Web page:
The most common schemes used by cybercriminals included:
• creating fake cryptocurrency exchange websites: in this case, the user is allegedly given a coupon for replenishing an account on a crypto exchange. However, to use it they must carry out a verification payment of usually no more than 0.005 bitcoin (about 200 US dollars), which becomes the cybercriminals’ profit
• sending messages about fake sales of video cards and other equipment for mining: to purchase equipment, the user needs to make an advance payment. After providing it, the author of the ads stops communicating
• creating phishing pages with various content to steal private keys, which allow cybercriminals to gain access to all digital assets associated with a crypto wallet.
Typically, cybercriminals locate sites in popular domain zones: .com, .net, .org, .info, as well as in zones where domain acquisition is cheap: .site, .xyz, .online, .top, .club, .live. A distinctive feature of phishing and other types of cryptocurrency fraud is the high level of detail on phishing websites. For example, on fake crypto exchanges, real data, such as bitcoin rates, is often loaded from existing exchanges. Attackers understand that people who are investing or are interested in this area are often more tech-savvy than the average user. Therefore, the cybercrooks make their techniques more complex in order to get data and money from these people.
An example of an ICO phishing page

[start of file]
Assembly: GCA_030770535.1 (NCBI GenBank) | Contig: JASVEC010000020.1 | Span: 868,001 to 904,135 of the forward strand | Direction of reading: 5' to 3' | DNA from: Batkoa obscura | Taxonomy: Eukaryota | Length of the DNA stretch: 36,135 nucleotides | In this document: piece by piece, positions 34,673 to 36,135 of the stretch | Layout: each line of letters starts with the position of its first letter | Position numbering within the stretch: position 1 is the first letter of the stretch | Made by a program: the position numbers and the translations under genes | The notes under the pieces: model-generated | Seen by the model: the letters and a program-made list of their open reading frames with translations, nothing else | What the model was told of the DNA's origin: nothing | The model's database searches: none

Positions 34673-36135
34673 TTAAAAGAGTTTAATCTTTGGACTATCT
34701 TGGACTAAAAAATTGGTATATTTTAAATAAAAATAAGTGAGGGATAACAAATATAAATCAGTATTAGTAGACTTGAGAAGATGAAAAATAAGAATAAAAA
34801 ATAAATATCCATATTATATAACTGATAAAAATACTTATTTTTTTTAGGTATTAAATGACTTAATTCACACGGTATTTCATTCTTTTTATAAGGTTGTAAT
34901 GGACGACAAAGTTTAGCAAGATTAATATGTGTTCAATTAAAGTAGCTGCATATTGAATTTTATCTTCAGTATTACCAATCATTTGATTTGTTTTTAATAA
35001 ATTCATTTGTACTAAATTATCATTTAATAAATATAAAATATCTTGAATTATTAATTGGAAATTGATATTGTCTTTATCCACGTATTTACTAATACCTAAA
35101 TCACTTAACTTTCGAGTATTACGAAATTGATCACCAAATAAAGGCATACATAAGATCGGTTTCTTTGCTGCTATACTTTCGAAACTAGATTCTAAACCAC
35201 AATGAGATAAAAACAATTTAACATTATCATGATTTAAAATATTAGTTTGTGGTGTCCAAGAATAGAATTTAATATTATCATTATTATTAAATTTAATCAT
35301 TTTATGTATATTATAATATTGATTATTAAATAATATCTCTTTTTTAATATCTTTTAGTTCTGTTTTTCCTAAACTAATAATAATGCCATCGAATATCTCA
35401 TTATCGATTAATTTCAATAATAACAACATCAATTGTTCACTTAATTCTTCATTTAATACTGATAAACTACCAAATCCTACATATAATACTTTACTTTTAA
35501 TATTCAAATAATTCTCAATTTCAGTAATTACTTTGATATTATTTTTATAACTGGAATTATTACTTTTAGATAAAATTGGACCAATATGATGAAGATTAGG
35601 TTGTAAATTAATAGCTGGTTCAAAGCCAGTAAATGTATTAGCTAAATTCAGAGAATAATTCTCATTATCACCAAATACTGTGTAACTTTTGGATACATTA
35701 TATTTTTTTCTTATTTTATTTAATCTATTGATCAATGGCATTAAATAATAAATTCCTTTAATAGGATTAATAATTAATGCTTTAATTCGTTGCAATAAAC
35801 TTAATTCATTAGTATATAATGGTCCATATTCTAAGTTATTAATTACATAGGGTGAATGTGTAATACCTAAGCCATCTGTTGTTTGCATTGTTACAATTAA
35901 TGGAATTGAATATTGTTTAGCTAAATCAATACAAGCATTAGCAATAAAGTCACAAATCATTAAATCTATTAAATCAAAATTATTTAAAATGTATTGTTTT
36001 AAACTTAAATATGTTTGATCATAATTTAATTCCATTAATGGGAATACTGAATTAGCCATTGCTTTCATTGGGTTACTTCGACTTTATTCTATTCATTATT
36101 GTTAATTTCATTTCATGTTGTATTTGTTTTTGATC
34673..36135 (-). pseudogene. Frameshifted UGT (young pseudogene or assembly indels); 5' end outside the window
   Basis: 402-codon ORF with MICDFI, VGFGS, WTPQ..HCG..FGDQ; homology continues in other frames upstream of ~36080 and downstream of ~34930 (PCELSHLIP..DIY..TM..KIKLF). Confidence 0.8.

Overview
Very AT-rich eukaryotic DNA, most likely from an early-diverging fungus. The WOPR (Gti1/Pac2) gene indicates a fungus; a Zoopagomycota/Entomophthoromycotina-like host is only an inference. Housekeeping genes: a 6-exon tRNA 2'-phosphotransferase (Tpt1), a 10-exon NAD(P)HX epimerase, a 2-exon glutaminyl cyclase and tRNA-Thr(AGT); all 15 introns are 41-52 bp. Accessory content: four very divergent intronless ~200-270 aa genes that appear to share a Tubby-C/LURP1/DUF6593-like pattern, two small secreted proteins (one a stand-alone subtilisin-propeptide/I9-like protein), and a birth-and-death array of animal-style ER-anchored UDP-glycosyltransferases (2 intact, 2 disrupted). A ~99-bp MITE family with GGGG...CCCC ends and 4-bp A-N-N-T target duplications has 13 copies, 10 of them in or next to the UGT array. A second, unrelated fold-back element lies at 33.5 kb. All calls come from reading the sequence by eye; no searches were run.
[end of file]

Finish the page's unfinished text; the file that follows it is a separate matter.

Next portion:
“Lately, many have become interested in cryptocurrencies, and attackers would not pass up the opportunity to use this to their advantage. At the same time, both those who want to invest or mine cryptocurrency and simply the holders of such funds can find themselves on the fraudsters’ radar. For example, one of the schemes we discovered went as follows: users received a message about the sale of an exclusive coronavirus vaccine earlier than official schedules and only for those who have bitcoins. This type of fraud was especially prevalent when the vaccines just became available. The user went to the site where the contact indicated, to which it was necessary to write to pre-order the vaccine. The target then needed to make an advance payment in bitcoins, with the money going to the cybercriminals' account and the person receiving nothing in return," said Alexey Marchenko, head of the Content Filtering Methods Development department at Kaspersky.
A fake offer to get vaccine in exchange for cryptocurrency
To avoid becoming a victim of cybercriminals, Kaspersky recommends that users:
• do not follow dubious links from letters, messages in messenger apps and social networks
• be critical of extremely generous online offers
• download applications from official stores only
• use a security solution that protects against phishing, scams, and prevents the installation of malicious applications
• take extra precautions before purchasing a product in an online store if the company is unknown. It is better to study on special WHOIS-sites information first about how long the domain has existed and who its owner is: if it is completely fresh and registered to a private person, you should not purchase from them;
*Data based on anonymised statistics of detections by Kaspersky solutions from January to July 2021.